Meanwhile, our conversations with colleagues are increasingly grim. Burnout, mental health stress, depression and anxiety are not new: In June 2020, the Canadian Federation of Nurses Unions released the results of a survey of 7,358 nurses across the country. Completed in September 2019, well before the pandemic, the survey found that one in three Canadian nurses has screened positive for Major Depressive Disorder. About 23 percent had screened positive for Post-Traumatic Stress Disorder, and one in three reported having suicidal thoughts.
To reiterate—these numbers are from before the pandemic. It is only getting worse. Statistics Canada just reported that 77 percent of health care workers who cared for known or suspected COVID-19 patients are experiencing worsening mental health issues. In late January, Stefanie Van Nguyen, an oncology nurse who worked at Humber River Hospital and Halton Healthcare on Ontario, died by suicide. Many of us have reached our breaking point. Many of us are beyond it.
How and why did it come to this? Is there a light at the end of the tunnel? There is, but first we need to honestly discuss the shitshow this last year has been. Nurses need accountability, recognition, and to have a voice. We need a seat at the table. Here’s how to start.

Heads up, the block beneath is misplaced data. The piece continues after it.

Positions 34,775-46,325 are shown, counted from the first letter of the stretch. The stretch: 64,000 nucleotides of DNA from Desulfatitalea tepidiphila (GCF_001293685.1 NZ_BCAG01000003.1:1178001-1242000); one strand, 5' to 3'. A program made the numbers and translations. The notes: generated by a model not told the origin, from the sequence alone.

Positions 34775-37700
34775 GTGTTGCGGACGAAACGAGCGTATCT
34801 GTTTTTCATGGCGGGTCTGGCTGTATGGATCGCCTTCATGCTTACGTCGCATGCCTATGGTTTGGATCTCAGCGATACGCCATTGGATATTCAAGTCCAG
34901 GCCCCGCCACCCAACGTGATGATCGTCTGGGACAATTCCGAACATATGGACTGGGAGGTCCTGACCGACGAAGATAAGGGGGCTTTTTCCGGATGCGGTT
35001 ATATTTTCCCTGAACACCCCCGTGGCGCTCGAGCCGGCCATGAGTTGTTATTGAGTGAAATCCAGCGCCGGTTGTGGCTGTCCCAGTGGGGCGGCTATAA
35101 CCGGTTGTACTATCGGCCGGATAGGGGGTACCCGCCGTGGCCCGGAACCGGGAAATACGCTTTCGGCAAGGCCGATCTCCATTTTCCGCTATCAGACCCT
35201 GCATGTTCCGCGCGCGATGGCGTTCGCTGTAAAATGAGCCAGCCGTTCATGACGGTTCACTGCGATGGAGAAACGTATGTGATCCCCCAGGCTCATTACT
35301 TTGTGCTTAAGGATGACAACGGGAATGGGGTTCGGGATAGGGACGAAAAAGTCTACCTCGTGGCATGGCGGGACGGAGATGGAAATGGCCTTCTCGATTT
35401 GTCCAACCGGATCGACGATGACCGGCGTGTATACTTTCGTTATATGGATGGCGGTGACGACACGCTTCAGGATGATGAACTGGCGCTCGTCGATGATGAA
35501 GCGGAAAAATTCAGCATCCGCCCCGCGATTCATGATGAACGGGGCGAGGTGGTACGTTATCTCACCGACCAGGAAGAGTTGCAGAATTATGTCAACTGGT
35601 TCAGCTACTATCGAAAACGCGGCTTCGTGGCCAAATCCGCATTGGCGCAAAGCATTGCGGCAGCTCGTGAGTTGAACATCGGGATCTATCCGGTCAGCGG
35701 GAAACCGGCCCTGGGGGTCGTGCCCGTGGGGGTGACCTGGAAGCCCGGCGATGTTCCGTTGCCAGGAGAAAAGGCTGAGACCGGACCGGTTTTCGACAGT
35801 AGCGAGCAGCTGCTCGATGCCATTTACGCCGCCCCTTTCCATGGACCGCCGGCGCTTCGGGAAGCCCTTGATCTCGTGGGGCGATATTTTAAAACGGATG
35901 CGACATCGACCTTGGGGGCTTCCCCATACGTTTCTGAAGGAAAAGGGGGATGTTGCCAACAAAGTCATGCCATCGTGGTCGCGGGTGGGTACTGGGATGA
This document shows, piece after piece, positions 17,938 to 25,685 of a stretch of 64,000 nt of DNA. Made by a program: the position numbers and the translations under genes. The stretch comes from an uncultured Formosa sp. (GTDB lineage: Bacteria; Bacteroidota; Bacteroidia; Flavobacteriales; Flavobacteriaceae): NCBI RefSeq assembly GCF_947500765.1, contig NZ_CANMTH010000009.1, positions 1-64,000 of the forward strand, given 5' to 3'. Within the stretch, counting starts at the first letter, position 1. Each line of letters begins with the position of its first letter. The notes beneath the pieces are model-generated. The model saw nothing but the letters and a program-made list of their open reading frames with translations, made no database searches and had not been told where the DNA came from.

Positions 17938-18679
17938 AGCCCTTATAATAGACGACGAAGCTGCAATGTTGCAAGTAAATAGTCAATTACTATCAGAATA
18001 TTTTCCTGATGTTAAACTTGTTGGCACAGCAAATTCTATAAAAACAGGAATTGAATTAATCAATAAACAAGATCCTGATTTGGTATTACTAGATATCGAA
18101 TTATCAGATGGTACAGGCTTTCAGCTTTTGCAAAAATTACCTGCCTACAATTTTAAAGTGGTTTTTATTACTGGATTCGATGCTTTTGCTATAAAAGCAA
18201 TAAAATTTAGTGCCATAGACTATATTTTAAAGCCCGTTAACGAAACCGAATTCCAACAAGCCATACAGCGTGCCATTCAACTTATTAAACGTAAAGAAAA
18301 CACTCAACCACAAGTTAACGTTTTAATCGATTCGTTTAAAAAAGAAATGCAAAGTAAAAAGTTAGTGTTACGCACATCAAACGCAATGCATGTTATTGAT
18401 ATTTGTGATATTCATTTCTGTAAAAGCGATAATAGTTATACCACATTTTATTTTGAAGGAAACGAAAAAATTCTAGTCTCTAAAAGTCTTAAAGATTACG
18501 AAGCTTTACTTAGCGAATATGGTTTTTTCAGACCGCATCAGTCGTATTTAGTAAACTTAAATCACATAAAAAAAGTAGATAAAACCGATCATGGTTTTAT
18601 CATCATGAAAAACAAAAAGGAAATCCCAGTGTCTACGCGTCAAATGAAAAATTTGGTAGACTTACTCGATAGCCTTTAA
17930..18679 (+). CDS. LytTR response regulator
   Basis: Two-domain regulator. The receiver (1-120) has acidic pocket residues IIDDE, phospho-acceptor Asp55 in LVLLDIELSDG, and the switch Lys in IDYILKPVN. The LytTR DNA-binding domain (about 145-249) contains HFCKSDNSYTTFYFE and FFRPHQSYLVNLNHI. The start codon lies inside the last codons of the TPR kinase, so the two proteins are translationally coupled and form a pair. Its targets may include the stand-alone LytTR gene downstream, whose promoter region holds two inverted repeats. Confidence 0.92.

How many physicians can say they spend 12 hours a day with their patients? Doctors work hard and are experts in their fields, but nurses are also experts and can contribute a different perspective. Yet nurses have been all but excluded from mainstream media, political agendas and healthcare decision-making tables since COVID-19 began. If you or your organization has asked for a doctor’s input on a panel, news story or anything else, you might want to invite a nurse, too.
Paid sick days
Despite the fact that we look after the sick 24/7, not all nurses receive paid sick days. Many nurses who work casual or part-time hours do not have paid sick days, and right now, some nurses aren’t even being given sick leave when they have to take time off to isolate while waiting for their COVID-19 results.
Those that do have sick leave are sometimes paid a fraction of their regular salary while they are off. In many hospital organizations, the “Attendance Support Program” discourages nurses from calling in sick—those who are seen to do so too often can become ineligible for internal job transfers, and in extreme cases, terminated. Even if the program isn’t meant to be punitive in theory, in practice it often is.
No one should ever be forced to choose between putting food on the table and going in sick to work, potentially infecting patients and colleagues. Nurses in particular shouldn’t have to make that choice as increasingly contagious strains of COVID-19 start spreading in Canada.
Robust employee assistance, and a national strategy for mental health care
Employee assistance plans in most hospitals and other health care settings are limited in scope. Most are not diagnostic, nor are they helpful during a full mental health crisis. Some organizations offer as little as $200 annually, which is less than the cost of one session with a psychologist in Ontario. And that’s for staff who have any support—like sick days, extended health benefits often aren’t offered to casual and part-time staff. Mental health benefits need to be available to all, regardless of job or employment status.
Nurses take care of Canadians every day. Now it’s time for Canadians to take care of us. Although we enjoyed the banging of the pots and pans at the beginning of the pandemic, it’s time to talk about what nurses really need, and deserve.